Drawing on data from the Early Childhood Longitudinal Study: Kindergarten Cohort, 2010-11, researchers sought to understand how K-2 students’ classification as English learners affected teachers’ perceptions of their skills in language arts, math, science, and social studies.
Results showed that teachers had lower perceptions of the skills of multilingual students who were enrolled in English learner programs than they had for multilingual students who were not enrolled in such programs. The difference was greatest in 1st and 2nd grade, and it was not significant in kindergarten language arts or math.
If the English learners were enrolled in a bilingual class, the teachers tended to rate their skills more highly than if they were not in a bilingual class. In fact, teacher perceptions of English learners in bilingual classes tended to be not significantly different from their perceptions of multilingual students in those classes who were not classified as English learners.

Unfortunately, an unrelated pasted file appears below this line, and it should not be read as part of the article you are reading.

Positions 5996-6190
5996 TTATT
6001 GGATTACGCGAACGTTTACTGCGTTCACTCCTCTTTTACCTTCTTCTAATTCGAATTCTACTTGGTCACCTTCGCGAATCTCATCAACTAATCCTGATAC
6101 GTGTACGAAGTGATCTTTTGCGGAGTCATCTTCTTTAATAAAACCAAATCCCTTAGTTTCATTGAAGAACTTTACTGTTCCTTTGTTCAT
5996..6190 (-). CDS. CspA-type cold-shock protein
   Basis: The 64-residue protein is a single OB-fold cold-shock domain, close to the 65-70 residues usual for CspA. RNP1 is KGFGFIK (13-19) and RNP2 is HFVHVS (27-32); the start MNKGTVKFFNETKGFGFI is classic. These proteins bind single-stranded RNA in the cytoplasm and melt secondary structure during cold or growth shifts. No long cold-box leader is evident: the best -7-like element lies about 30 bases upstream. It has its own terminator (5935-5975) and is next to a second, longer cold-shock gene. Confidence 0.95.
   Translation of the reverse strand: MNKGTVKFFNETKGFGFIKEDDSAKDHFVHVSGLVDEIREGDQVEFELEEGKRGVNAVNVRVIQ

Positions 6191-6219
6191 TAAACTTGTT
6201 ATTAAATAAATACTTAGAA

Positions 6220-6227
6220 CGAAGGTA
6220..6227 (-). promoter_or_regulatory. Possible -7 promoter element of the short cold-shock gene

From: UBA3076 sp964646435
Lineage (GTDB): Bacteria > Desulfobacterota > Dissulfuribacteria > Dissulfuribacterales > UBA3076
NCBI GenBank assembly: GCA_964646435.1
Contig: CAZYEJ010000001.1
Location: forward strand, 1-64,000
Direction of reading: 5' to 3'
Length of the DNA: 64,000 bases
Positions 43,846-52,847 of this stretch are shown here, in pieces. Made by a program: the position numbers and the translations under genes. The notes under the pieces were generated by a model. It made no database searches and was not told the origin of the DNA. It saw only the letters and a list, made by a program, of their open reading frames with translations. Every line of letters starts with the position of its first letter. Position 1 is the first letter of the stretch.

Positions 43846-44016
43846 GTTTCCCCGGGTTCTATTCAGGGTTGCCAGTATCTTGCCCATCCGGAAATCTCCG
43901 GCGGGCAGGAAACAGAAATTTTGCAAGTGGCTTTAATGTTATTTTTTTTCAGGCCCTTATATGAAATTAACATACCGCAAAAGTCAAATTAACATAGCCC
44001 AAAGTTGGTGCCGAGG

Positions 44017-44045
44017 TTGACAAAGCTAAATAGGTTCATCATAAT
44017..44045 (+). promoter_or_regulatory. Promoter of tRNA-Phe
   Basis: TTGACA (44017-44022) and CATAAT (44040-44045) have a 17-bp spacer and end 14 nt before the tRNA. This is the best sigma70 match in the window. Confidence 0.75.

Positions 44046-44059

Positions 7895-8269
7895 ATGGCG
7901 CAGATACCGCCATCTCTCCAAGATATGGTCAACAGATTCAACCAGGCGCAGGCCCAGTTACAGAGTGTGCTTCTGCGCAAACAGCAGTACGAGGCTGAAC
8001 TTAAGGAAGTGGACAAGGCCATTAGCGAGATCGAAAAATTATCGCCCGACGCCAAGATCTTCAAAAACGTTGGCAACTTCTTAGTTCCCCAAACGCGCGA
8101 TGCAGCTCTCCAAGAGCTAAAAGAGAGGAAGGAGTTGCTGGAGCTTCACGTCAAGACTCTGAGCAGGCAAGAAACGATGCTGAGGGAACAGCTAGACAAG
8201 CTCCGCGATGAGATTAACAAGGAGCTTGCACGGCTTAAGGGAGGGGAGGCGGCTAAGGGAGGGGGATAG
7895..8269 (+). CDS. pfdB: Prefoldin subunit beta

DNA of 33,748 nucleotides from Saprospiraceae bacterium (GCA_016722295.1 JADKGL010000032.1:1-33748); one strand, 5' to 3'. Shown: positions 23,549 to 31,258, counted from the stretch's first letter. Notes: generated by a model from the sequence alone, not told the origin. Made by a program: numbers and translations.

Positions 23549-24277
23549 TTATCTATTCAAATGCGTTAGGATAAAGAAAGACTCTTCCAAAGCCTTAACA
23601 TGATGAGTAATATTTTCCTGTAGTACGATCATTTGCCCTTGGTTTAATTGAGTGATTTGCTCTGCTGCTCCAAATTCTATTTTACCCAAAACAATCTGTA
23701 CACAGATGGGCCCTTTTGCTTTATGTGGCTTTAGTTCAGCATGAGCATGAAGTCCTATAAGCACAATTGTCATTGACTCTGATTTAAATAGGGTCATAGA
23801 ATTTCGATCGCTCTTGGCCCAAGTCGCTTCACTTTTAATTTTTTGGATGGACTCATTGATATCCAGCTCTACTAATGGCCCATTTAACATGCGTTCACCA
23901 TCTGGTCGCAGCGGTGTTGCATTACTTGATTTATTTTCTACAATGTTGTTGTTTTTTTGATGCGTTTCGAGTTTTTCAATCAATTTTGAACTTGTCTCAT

The study did not examine how these perceptions might affect student outcomes; however, the researchers note that the findings suggest that there are risks in relying solely on teacher perception when making important decisions about students’ educational fates.
Source: Umansky, I. & Dumont, H. (2019). English learner labeling: How English learner status shapes teacher perceptions of student skills and the moderating influence of bilingual instructional settings (EdWorkingPaper No. 19-94). Providence, RI: Annenberg Institute at Brown University.